According to contributing medical author for Medicine Net, Dr. Melissa Stoppler states many people suffer from motion sickness. It can be experienced more readily in children ages 2-12, pregnant women, and people prone to migraines.
Of the three most susceptible categories, I don’t fall into any of them. Usually I get in the car, buckle up, and get ready for a smooth ride. But then there are other occasions when I get nauseous, sick to my stomach, and my equilibrium is off. In severe cases all I can do is close my eyes, relax, and attempt to fall asleep in an effort to steady and relieve myself of the unsettling queasiness.
One season my car sickness was so bad that I actually tracked the number of times I experienced this motion sickness so I could discuss it with my physician. As I began tracking dates and times a pattern began to emerge.
I only got car sick when I was the passenger
Never once did I suffer from physical discomfort when I drove and operated the vehicle, even when it was someone else’s car.
This was a revelation to say the least. To know me, is to know that everything has a deeper meaning than its surface value and I know I am the cause of everything which happens to me. So I began to delve into what my subconscious mind was telling me. I began to explore the mechanics of what happens when I am a passenger or riding with someone else.
The Driver Sets the Driving Conditions
1. Temperature Control – It doesn’t matter if the AC makes me sneeze because the air freshener is attached to the vent. Or the window being down frizzies my perfectly coiffed curls. Just like Goldie Locks and the three Bears the temperature can neither be too hot or too cold; it must be just right – for the driver.
2. Listening Selection – Radio, audio book, or ipod, the driver chooses the air waves. Period.
3. Route Guidance – Are we there yet? No because you didn’t want to listen to the “always right” back seat driver, you preferred to get us lost. Even worse you won’t ask for directions, cause Siri knows everything.
4. Gas Fill-ups – You know you have to pump the gas occasionally on those long road trip because of course you haven’t done anything else but sleep the entire ride.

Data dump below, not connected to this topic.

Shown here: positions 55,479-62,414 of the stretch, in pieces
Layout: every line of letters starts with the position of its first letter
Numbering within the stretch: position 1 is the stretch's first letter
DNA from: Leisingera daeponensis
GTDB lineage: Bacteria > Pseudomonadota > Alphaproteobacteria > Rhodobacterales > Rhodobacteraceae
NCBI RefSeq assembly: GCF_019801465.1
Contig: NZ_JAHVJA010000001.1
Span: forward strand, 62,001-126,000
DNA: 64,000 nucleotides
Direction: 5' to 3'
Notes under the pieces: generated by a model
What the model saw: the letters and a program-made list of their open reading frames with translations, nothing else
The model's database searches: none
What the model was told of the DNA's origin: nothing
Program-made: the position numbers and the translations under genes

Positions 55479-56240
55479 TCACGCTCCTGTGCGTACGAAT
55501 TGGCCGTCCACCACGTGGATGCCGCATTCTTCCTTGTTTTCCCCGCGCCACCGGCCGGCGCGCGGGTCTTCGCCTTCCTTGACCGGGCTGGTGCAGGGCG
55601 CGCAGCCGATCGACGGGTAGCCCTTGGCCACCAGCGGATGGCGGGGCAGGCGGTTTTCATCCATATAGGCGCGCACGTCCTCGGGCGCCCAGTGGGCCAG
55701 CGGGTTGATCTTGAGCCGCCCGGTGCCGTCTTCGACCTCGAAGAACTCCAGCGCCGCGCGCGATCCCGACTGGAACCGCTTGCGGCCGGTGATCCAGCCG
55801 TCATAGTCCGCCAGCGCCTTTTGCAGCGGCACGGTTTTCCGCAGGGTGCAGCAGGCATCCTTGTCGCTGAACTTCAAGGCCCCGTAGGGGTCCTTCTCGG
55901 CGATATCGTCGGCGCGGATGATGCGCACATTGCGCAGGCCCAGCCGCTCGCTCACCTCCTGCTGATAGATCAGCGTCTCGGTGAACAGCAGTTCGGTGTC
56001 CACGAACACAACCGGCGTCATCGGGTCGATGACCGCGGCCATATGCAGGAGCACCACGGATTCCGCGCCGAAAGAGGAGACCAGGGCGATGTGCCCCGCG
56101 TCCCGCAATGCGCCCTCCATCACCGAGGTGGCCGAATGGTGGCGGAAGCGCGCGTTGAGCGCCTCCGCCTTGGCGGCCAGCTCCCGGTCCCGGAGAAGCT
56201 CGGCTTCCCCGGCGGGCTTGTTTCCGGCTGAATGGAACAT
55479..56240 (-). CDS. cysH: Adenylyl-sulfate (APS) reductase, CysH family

5. Stop-overs – It is only once you get in the car after hitching a ride do you find out the driver has a ton of errands and you must sit through each 5 minute destination detour.
You get the point. As the passenger you relegate control to someone else. You are not actively creating the driving conditions, you are only abiding by the driver’s rules. This awareness stymied me for about ½ a second before I reconciled I like to be in control of creating my destination and any stops in between.
As you can guess, this is a metaphor for life, but the passenger-side car sickness is actually true for me.
The bottom line is we have all occasionally allowed someone else to take the wheel, but in many instances, if we are truly honest with ourselves, it hasn’t been to our best fortune. But that’s ok. Being the Creator of your life is much like driving a car – it takes tons of diligent practice. The more you consciously get on the road and away from the virtual simulator, the easier it becomes. You become a better defensive driver – constantly aware of reckless drivers and potholes. You become a better offensive driver, choosing your route and anticipating road construction so you will reach your destination on time. The more practice you have you can shift your hands from 9 and 3. You may even be able to drive with your knees (just kidding).
The point we are aware when we give over control. Let’s look into these seven major life areas and assess if we are creating the driving conditions or calling shot gun.
Remember there is no judgment here just open and honest communication. Share with us if there are areas where you constantly jump in the backseat. Staying in the house and never going anywhere doesn’t work either. Tell us your ride sharing experience and you may get an opportunity to work with me one on one to put you back in the driver’s seat of your life.
Until Next Week,
Create the Destination